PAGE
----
Fine motor skills allow the child to:
- Use cutlery
- Brush teeth or comb hair
- Pick up small items likes coins
- Work on simple puzzles
- Draw simple shapes like circles or squares
- Stack up blocks
By 12 months, the length of an infant is known to increase about 50% the birth length. When children reach the age of five, they can be double their birth length. Also, boys reach half of their adult height around two years and girls are half their adult height when they are about nineteen months old.
At one year, the weight of the infants is three times that of the birth weight. The growth rate tends to slow down after the first year and between one to six years, he will be gaining around 2kg per year.
Typically, around five to nine months of age, your baby will have lower front teeth. The teeth on the upper front appear around eight to twelve months of age. Children tend to get all 20 of their baby teeth or deciduous teeth by the age of 2 and half years. Permanent teeth replace the baby teeth anywhere between the ages of 5 to 13.
Stages of Physical Development
The stage of physical development in children follows a general pattern:
- Babies can crawl, sit and hold their head up by age two.
- Walking, running, jumping, climbing stairs with help, building blocks and finer motor skills like holding crayons are learnt between age two and four.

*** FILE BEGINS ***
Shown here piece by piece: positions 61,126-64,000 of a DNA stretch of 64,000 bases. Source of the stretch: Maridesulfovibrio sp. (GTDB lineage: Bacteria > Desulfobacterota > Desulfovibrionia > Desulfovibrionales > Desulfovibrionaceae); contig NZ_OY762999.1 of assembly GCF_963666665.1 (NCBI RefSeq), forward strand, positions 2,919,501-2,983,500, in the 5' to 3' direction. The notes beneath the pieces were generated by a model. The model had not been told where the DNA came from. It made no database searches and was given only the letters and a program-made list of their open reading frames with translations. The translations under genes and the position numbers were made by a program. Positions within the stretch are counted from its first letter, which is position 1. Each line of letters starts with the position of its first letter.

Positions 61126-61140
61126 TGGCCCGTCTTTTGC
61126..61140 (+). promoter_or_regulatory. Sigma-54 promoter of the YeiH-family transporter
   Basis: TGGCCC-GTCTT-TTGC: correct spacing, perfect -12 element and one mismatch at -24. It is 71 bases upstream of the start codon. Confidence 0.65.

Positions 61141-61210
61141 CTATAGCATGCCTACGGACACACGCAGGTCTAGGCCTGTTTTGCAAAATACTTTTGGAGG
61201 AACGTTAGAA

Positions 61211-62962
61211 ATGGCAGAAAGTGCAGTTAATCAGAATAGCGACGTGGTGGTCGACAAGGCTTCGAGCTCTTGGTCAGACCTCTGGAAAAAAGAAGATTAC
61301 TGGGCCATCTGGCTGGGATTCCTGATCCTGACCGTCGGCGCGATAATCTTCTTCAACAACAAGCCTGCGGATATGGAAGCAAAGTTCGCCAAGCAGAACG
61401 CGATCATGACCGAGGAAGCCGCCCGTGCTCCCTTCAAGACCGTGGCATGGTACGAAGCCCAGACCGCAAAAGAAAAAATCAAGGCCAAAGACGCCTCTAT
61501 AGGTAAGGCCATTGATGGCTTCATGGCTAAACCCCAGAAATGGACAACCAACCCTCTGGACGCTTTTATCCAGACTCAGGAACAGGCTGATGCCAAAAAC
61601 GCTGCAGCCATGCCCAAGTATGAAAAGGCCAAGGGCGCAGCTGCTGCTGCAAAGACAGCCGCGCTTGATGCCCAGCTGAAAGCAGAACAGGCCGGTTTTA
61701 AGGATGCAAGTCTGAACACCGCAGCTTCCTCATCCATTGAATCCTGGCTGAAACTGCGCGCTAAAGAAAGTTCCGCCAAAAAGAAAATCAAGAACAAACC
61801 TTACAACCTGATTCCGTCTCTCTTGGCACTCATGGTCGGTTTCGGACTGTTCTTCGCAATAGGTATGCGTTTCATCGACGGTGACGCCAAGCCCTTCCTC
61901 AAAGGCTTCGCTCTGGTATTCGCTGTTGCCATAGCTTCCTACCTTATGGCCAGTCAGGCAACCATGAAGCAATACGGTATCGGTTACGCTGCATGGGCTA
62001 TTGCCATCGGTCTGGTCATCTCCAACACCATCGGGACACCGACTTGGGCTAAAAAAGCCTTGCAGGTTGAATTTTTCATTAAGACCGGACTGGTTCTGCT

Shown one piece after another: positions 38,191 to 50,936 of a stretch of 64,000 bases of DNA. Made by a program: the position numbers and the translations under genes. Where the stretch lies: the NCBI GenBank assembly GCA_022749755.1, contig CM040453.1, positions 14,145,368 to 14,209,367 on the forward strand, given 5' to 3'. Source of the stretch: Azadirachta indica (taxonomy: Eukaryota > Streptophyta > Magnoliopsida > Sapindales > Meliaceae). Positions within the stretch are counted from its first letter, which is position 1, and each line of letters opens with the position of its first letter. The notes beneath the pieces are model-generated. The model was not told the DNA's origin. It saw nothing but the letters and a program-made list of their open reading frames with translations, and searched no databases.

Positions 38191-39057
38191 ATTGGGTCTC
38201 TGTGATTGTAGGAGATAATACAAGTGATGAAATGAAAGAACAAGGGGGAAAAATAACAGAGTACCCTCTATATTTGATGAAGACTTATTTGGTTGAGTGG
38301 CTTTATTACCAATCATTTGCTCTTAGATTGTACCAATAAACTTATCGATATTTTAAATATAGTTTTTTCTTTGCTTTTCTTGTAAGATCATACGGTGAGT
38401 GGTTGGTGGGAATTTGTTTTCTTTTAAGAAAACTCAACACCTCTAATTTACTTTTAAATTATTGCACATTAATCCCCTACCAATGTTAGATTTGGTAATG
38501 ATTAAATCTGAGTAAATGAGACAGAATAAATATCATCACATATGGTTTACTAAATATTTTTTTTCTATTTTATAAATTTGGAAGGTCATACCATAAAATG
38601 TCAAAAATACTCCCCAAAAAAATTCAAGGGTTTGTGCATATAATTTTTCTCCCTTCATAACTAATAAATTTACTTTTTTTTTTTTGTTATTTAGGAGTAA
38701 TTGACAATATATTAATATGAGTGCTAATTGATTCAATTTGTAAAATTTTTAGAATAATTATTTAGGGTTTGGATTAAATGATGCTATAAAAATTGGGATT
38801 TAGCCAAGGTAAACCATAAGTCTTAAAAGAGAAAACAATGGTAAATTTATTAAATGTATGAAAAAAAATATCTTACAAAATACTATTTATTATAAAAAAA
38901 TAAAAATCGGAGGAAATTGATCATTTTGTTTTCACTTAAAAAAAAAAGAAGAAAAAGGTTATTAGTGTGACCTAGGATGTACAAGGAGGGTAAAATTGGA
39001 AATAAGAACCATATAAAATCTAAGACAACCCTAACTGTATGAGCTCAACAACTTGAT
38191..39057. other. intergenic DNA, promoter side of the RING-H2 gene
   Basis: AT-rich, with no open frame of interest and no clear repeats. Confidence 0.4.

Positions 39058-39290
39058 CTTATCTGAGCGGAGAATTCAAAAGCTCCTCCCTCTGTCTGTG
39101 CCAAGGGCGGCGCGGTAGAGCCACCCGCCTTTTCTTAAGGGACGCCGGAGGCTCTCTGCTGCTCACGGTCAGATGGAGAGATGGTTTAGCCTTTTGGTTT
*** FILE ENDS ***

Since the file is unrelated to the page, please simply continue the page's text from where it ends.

- Around the ages of four to six, they can climb stair without help, write and even dress on their own.
Ways to Boost Physical Development in Toddlers and Preschoolers
You can work out in some physical development activities for preschoolers to help improve their dexterity and development:
- Walk with the kids and provide them with the opportunity to run and jump and use their large muscles.
- Prepare a simple obstacle course for your child to jump over and run around in your backyard or in the house.
- Play catch with balls. You can also play games that will help the child learn to kick and throw the ball.
- Have a mini dance party at home. Put on some music and dance with your child, especially to nursery songs that stimulate fine motor skills like the ‘Itsy bitsy spider’.
- Play pretend games like laying a tightrope on the ground and trying to balance on it.
- Get creative with art. Provide your child ample opportunities to draw in and around the house.
- Get some child-safe scissors and teach your kid some craft work.
- Have a block building contest.
- Get toys that can boost physical development in your child like a tricycle, basketball hoop (child-sized) or hula hoops.
- Have a water pool in the backyard and encourage your child to splash or paddle under supervision.
- Get your child to help with simple fun chores like bathing the dog or washing the car.
- Ensure that your child has adequate sleep to enable overall development.
- Take the child for a routine check-up to catch any issues early.
Physical development in children should be complemented with proper nourishment and a healthy balanced diet as this ensures proper growth and development of the muscles and the bones.